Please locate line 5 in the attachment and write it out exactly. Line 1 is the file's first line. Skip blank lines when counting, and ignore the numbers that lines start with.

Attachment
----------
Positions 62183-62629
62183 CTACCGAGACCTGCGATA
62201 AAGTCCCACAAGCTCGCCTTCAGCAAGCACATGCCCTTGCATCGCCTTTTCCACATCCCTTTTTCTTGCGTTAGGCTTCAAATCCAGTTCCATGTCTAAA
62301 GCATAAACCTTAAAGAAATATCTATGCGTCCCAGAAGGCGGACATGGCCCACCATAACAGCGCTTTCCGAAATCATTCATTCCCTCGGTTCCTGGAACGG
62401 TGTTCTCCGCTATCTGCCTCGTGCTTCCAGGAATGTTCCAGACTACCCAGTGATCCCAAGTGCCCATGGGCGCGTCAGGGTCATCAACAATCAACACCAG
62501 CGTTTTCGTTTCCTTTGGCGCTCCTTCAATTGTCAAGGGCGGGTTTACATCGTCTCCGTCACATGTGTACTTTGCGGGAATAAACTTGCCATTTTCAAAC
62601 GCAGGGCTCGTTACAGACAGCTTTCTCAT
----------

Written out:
62401 TGTTCTCCGCTATCTGCCTCGTGCTTCCAGGAATGTTCCAGACTACCCAGTGATCCCAAGTGCCCATGGGCGCGTCAGGGTCATCAACAATCAACACCAG